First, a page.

• The new junta government will run the country for 1-2 years. Possibly longer than previous Surayud Chulanont government (2006-2007).
  • New Constitution will be drafted, we might call it 2015 Constitution. It will be more draconian than 2007 Constitution.
  • PDRC, Democrat Party, and all anti-Pheu Thai leaders will be released in the next few days. Pheu Thai and red leaders will be in custody longer.
  • The short term (1-3 months) outcome will be peaceful but it’s temporary peace.
  • The longer term (3-6 months and more) looks bad. Red Shirts will go underground. We might see some unrests.
  • The situation after that depends on the structure of the new Constitution and the call for ‘true democratic’ general election.
  • If the Constitution is undemocratic and the election is postponed indefinitely, the country (especially the junta government) will face the insurgency in North and Northeastern which is the red shirts’ bases.
  • The worst possible scenario is a chronic civil war. Same as Thailand’s ongoing Deep South Insurgency.

We will update our analysis frequently as the situation changes.

Thailand Under Martial Law: What’s Next?

SIU’s analysis on the declaration of martial law on 20th May 2014.

Prayuth Chan-oha

Suthep Thaugsuban, the leader of PDRC, announced last weekend that this weekend will be the ‘final showdown’ of his 6-month protest. While Thais keep watching what the end will be, last night at 3pm the military made its move with the declaration of martial law.

What’s happened so far

The martial law prohibits any political gathering in the country and allow the military to ‘cease and investigate’ anything they consider important.

At 12pm of 20th May 2014, local time, Thai Royal Army led by Commander-in-Chief General Prayuth Chan-oha has announced several things:

  • Thailand is now under martial law, nationwide.
  • The foundation of Peace Keeping Command Center (PKCC), the new internal security command center under the martial law. Gen. Prayuth also hold the commander title of PKCC.
  • The dissolution of Centre for the Administration of Peace and Order (CAPO), the internal security command center of the Phue Thai government under the Internal Security Act. All the forces under CAPO will transfer to PKCC.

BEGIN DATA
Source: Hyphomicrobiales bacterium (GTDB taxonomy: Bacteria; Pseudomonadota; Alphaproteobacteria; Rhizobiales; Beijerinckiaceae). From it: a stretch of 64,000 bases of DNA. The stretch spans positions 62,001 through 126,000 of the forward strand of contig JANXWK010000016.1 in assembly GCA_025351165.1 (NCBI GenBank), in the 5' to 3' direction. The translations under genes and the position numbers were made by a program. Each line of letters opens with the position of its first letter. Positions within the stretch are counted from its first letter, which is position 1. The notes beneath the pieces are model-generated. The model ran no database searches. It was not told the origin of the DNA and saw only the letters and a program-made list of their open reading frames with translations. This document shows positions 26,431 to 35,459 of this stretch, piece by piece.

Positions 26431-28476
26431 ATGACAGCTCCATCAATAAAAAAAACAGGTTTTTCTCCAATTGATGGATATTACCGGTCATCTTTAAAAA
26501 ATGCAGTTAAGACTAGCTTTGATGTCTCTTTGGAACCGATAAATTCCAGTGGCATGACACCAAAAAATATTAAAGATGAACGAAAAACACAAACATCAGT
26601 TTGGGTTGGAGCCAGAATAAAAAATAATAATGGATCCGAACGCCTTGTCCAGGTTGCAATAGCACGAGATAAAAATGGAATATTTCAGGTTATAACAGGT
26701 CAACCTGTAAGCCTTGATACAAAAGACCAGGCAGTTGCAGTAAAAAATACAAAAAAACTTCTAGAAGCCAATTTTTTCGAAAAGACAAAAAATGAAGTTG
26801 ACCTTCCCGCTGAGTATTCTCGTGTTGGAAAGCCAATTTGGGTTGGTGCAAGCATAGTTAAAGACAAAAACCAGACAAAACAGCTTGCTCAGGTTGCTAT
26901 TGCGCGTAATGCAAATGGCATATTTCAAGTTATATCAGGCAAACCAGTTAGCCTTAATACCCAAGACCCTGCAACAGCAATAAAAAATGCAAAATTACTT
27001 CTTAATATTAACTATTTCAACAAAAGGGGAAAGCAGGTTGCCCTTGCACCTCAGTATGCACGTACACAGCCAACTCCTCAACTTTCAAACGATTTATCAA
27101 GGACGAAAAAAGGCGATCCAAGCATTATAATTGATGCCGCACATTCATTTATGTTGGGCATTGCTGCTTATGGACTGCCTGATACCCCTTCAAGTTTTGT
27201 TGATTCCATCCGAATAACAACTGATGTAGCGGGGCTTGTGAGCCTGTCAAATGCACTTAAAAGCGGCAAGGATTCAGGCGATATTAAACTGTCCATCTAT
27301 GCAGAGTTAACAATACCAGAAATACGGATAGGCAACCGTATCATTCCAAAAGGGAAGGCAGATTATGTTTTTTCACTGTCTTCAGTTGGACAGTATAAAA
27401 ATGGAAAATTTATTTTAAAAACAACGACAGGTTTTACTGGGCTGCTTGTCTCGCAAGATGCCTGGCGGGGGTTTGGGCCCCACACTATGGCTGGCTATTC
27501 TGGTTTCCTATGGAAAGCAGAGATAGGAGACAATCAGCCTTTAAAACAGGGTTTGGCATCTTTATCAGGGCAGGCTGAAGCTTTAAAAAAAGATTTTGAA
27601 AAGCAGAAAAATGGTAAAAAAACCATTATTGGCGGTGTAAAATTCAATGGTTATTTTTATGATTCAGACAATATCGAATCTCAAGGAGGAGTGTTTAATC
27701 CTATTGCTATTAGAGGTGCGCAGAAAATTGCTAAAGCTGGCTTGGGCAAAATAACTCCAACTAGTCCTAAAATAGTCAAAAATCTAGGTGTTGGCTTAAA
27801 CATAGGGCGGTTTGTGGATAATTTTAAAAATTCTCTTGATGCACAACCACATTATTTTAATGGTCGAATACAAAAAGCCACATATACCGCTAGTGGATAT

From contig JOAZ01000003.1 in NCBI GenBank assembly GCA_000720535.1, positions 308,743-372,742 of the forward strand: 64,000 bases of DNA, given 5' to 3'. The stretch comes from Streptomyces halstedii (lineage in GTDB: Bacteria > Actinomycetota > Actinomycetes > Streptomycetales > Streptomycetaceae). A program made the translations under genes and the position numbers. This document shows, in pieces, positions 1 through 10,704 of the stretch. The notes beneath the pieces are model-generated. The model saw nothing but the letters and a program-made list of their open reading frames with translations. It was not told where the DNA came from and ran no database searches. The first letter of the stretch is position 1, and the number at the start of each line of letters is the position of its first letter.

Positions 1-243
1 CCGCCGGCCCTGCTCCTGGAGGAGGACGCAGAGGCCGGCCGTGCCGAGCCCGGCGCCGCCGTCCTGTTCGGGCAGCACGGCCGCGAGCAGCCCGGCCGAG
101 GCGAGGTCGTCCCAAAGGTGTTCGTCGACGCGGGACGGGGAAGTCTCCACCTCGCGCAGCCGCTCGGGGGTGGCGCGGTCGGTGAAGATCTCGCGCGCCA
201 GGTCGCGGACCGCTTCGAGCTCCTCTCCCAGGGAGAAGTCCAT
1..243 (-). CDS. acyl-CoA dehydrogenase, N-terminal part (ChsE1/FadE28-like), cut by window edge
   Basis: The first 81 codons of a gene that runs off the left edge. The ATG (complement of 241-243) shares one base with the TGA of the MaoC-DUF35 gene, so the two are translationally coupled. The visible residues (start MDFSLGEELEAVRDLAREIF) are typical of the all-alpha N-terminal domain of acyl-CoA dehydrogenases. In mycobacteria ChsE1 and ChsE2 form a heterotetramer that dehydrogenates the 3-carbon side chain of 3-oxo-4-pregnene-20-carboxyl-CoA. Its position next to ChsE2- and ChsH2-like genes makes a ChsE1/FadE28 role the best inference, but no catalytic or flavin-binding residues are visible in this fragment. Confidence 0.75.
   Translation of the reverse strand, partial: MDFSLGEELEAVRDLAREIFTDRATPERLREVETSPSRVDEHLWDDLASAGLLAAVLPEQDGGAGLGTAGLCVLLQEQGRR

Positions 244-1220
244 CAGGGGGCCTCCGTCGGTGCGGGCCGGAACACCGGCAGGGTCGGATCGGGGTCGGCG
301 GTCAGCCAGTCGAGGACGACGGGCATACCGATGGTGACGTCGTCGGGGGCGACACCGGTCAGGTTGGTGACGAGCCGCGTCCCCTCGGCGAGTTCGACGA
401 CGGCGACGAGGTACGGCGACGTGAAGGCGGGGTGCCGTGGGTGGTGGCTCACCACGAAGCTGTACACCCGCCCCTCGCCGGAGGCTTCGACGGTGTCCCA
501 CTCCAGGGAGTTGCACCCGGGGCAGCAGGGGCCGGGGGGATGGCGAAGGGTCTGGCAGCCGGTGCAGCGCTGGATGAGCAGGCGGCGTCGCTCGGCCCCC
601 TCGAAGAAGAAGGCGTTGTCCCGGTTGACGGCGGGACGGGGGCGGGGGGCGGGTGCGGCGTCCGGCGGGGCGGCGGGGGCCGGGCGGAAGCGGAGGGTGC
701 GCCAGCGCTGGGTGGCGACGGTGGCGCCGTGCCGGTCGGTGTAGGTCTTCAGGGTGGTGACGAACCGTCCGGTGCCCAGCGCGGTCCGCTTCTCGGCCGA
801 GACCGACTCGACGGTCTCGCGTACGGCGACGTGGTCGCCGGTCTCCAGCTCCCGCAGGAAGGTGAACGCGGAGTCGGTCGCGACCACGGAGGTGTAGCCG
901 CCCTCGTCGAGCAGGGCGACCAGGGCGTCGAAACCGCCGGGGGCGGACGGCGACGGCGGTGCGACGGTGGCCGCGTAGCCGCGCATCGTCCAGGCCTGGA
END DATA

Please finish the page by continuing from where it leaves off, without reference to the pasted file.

• TV and radio stations need to live broadcast PKCC announcements on army request. They are also prohibited to spread ‘controversial news’.
  • Political satellite TV and radio stations from both political sides are suspended. 10 satellite TV stations are suspended.
  • Heads of government agencies and independent agencies need to report to the military command throughout the country.
  • Seize the government house from PCRC’s occupation.

At the moment, PDRC announced that they will stay in place (Ratchadamnoen Avenue in central Bangkok) to ‘wait and see’ what PKCC will do for today. The Red Shirt protesters will keep staying at Utthayan Avenue outside Bangkok as well.

Analysis

In theory, the declaration of martial law is lawful. The army insisted that it is not the coup detat and the current acting government still remains legally.

In practice, while it is not the ‘official coup’, it is clearly a ‘military intervention’. The acting Phue Thai government is still in force but their power on security matters is now transferred to the army. Some might say it is ‘phantom coup’ or ‘disguised coup’

The impact of martial law can be analyzed in short-middle-long term period:

  • Short term (this week): the martial law will suppress the movement from both protester sites. We should see a temporary peace in Bangkok (with soldiers everywhere) for a few days.
  • Middle term (this month and next month): the ‘vacuum of power’ problem remains. Thailand has no official government and the lower house since last December. We will have the acting Prime Minister (Niwatthamrong Boonsongpaisan, Deputy PM) for normal day-to-day duty but he needs to ask Gen. Prayuth for anything related to politics and security.
  • Long term: the big problem remains. Thailand has been in a big transition toward modernity. The country needs to define the new political architecture in the next era.